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Circulation. 2007 Sep 25;116(13):1497-503. Epub 2007 Sep 10.

Effects of random allocation to vitamin E supplementation on the occurrence of venous thromboembolism: report from the Women's Health Study.

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Division of Preventive Medicine, Brigham and Women's Hospital, 900 Commonwealth Ave E, Boston, MA 02215-1204, USA.



Supplementation with vitamin E may antagonize vitamin K in healthy adults, but it is unclear whether intake of vitamin E decreases the risk of venous thromboembolism (VTE).


The Women's Health Study randomized 39,876 women > or = 45 years of age to receive 600 IU of natural source vitamin E or placebo on alternate days. Before randomization, 26,779 participants gave blood samples, which were used to determine factor V Leiden, G20210A prothrombin, and 677C>T MTHFR polymorphisms. Documented VTE (including deep vein thrombosis or pulmonary embolism) and unprovoked VTE (no recent surgery, trauma, or cancer diagnosis) were prospectively evaluated, secondary end points of the trial. During a median follow-up period of 10.2 years, VTE occurred in 482 women: 213 in the vitamin E group and 269 in the placebo group, a significant 21% hazard reduction (relative hazard, 0.79; 95% CI, 0.66 to 0.94; P=0.010). For unprovoked VTE, the hazard reduction was 27% (relative hazard, 0.73; 95% CI, 0.57 to 0.94; P=0.016). In subgroup analyses, the 3% of participants who reported VTE before randomization had a 44% hazard reduction (relative hazard, 0.56; 95% CI, 0.31 to 1.00; P=0.048), whereas women without prior VTE had an 18% hazard reduction (relative hazard 0.82; 95% CI, 0.68 to 0.99; P=0.040). Women with either factor V Leiden or the prothrombin mutation had a 49% hazard reduction associated with vitamin E treatment (relative hazard, 0.51; 95% CI, 0.30 to 0.87; P=0.014).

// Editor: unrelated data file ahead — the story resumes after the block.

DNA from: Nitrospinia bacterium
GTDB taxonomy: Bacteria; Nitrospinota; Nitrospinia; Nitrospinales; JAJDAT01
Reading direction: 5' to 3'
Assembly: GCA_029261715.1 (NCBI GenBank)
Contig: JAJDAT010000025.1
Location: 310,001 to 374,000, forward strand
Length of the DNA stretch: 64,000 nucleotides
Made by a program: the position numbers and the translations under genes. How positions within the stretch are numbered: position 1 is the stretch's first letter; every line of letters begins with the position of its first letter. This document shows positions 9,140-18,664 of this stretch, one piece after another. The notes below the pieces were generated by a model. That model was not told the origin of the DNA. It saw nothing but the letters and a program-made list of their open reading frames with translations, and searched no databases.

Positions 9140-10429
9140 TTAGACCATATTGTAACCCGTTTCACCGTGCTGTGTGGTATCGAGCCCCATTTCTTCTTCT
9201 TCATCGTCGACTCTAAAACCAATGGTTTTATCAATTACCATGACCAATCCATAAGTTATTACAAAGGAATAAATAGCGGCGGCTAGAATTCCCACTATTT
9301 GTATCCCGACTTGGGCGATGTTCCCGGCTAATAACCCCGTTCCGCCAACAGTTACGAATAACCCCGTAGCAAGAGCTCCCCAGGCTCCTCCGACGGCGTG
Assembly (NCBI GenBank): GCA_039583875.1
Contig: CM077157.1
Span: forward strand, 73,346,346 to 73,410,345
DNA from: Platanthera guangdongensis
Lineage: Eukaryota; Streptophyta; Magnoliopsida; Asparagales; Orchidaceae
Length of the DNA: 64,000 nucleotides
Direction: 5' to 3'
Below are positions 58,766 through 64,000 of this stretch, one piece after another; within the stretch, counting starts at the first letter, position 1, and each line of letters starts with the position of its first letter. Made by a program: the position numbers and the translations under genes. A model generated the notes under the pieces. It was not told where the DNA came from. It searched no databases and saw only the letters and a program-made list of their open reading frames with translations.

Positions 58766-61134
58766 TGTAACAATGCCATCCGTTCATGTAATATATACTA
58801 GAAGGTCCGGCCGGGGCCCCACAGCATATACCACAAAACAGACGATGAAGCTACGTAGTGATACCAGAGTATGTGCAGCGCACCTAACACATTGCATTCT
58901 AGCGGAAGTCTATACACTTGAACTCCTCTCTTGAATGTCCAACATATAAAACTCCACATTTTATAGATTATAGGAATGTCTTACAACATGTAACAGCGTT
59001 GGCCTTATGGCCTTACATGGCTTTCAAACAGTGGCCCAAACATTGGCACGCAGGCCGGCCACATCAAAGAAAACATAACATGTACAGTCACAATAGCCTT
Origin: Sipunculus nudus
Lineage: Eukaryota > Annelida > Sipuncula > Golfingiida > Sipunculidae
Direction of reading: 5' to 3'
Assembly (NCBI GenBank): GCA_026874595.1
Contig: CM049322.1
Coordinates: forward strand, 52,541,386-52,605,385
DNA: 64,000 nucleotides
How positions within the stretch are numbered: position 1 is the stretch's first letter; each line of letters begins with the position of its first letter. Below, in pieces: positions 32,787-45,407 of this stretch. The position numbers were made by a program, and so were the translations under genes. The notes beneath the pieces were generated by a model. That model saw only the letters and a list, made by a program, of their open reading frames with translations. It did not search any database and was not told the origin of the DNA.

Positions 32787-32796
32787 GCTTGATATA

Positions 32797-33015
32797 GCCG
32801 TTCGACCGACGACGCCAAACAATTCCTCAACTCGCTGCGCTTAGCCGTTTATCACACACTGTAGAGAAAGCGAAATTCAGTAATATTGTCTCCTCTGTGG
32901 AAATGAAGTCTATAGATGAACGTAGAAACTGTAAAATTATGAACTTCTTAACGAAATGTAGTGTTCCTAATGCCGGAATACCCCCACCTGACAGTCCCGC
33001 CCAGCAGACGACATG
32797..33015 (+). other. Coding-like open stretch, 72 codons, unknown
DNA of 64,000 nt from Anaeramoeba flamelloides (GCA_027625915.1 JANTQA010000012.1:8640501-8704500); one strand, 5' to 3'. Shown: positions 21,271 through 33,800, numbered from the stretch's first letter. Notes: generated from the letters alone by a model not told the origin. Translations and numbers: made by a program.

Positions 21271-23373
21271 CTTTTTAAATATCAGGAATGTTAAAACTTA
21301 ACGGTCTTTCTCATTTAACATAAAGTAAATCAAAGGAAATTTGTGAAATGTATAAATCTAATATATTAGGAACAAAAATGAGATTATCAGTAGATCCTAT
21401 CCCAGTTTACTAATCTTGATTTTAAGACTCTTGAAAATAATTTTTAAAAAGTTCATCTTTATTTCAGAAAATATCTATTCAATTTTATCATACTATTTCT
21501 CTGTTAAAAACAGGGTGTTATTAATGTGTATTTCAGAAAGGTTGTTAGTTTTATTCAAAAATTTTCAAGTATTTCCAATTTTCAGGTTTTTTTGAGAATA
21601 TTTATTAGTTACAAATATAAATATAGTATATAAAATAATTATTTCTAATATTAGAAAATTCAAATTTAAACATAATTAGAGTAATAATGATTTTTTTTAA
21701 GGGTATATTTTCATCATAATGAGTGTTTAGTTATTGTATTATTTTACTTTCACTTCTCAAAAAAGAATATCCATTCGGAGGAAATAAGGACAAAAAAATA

These data suggest that supplementation with vitamin E may reduce the risk of VTE in women, and those with a prior history or genetic predisposition may particularly benefit.

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